Ayesha Rascoe

Ayesha Rascoe is a White House reporter for NPR.

Prior to joining NPR, she covered the White House for Reuters, chronicling President Barack Obama's final year in office and the beginning days of the Trump administration. Rascoe began her reporting career at Reuters, covering energy and environmental policy news, including the 2010 BP oil spill and the U.S. response to the Fukushima nuclear crisis in 2011. She also spent a year covering energy legal issues and court cases.

She graduated from Howard University in 2007 with a B.A. in journalism.

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Updated at 1:14 a.m. ET Sunday

It's not uncommon for President Donald Trump to make statements that draw controversy.

But the backlash he faced a year ago over his response to a violent white nationalist rally in Charlottesville, Va., was unusual even for him.

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RACHEL MARTIN, HOST:

GDP numbers are out this morning. And they are good news for the Trump administration. President Trump is speaking at this moment outside the White House, touting the success, he claims, of his economic policies. Let's listen in.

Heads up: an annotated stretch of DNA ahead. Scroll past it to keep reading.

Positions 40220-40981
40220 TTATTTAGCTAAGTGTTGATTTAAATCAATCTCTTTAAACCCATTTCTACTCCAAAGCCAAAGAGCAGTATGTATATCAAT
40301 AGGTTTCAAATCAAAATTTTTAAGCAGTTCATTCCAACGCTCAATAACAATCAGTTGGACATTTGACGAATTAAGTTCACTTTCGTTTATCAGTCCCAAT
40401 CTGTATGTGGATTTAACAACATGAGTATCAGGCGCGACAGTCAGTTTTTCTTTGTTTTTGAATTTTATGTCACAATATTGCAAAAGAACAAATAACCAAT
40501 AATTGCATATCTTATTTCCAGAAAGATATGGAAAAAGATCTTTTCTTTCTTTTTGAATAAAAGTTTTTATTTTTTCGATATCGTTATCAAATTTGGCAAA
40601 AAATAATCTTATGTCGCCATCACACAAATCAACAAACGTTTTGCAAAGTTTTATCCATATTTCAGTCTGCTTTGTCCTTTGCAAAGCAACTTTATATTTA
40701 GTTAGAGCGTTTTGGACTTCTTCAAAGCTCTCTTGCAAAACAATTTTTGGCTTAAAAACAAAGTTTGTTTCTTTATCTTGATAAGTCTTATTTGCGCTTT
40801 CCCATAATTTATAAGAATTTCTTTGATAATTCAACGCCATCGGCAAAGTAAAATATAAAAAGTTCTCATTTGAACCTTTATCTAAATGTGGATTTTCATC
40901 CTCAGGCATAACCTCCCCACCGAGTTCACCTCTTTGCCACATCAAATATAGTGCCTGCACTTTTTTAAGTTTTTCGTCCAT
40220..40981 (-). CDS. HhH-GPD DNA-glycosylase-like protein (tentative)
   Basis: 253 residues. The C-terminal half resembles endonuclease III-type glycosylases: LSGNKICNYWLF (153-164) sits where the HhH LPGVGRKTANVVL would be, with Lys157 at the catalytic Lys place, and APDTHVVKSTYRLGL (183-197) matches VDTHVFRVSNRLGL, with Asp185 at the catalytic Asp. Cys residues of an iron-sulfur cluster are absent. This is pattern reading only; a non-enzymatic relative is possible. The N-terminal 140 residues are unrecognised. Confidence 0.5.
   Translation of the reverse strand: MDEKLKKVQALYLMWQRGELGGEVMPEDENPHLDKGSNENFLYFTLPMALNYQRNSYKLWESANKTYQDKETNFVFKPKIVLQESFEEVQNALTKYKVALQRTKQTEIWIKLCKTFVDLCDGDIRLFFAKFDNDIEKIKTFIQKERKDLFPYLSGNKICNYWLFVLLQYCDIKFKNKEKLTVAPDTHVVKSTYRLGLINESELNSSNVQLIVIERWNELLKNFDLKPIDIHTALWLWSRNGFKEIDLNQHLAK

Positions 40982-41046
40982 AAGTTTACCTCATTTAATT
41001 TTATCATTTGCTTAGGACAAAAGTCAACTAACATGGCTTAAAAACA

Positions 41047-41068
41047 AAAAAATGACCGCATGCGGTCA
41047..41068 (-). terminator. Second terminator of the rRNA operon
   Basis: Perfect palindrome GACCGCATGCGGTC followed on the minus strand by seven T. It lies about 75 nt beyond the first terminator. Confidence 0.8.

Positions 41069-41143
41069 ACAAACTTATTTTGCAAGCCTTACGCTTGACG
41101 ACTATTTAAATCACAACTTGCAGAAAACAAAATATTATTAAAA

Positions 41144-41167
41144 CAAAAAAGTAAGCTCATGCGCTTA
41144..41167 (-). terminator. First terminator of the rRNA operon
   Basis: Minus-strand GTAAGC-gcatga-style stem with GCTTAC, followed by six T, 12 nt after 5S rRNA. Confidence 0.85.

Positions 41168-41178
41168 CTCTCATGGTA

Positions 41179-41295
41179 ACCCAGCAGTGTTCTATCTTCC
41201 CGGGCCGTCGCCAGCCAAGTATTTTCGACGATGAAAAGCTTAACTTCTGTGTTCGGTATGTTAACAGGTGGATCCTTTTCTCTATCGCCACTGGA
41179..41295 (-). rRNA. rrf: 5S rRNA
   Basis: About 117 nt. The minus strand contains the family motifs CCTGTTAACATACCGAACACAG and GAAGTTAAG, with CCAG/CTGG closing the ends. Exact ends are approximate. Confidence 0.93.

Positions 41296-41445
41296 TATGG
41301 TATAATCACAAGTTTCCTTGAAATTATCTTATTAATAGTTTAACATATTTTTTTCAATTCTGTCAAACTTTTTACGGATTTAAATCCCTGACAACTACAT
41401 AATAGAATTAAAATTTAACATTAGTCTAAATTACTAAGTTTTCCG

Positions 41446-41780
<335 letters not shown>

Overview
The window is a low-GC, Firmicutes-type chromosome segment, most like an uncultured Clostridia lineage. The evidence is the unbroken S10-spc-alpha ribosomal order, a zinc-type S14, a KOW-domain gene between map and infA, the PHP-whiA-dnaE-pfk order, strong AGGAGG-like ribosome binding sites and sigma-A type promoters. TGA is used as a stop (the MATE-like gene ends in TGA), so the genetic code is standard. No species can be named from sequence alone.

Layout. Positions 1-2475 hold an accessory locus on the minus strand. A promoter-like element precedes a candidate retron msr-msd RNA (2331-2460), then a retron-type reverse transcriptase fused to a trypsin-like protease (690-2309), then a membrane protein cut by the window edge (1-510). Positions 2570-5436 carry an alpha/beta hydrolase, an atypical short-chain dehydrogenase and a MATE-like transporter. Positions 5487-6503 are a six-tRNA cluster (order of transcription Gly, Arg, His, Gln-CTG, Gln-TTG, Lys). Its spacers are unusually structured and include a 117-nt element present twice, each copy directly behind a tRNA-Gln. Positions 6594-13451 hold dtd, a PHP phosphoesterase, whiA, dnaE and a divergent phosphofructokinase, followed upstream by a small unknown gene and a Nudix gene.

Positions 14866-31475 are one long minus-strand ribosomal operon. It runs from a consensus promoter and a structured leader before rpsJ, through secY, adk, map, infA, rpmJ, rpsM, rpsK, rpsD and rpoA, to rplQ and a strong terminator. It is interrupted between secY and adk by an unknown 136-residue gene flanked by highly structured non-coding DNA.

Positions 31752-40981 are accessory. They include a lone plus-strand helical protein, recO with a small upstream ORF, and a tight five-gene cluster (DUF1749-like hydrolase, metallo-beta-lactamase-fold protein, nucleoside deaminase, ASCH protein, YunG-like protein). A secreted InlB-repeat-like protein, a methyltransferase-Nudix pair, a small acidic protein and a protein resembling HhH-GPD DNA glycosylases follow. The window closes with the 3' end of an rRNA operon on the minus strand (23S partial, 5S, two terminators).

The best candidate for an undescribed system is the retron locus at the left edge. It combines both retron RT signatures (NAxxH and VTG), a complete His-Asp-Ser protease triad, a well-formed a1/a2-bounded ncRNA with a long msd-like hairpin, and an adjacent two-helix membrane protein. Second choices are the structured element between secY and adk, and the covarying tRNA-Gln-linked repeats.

Updated at 6:51 p.m. ET

Secretary of State Mike Pompeo was met with hostility and skepticism by some members of the Senate Foreign Relations Committee Wednesday in the wake of President Trump's summit last week with Russian President Vladimir Putin.

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Let's turn now to the latest in Helsinki, Finland, where President Trump and Russia's president, Vladimir Putin, have gone into a meeting. They spoke to reporters just before, and this is what President Trump had to say.

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MARY LOUISE KELLY, HOST:

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President Trump sure sounded upbeat in Brussels this morning as he was leaving the NATO summit there. He said NATO countries had agreed to his demands to up their military spending.

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NATO leaders are hoping their summit in Brussels this week will not suffer the same fate as last month's Group of 7 meeting, which unraveled over trade disputes with President Trump.

"They are still licking their wounds from what happened at the G-7," said Julie Smith, a senior fellow at the Center for a New American Security. "They're looking for an opportunity to kind of put forward a counter-narrative that the trans-Atlantic partners are united."

But with tensions still running high between the U.S. and its allies, unity may be hard to come by.

Advocates for prisoners from several groups tell NPR that White House officials have privately asked them for potential candidates for clemency, and they have offered dozens of names.

The outreach came in the wake of President Trump's recent spate of pardons and commutations — most of which were granted to public figures or individuals who had received a lot of media attention.

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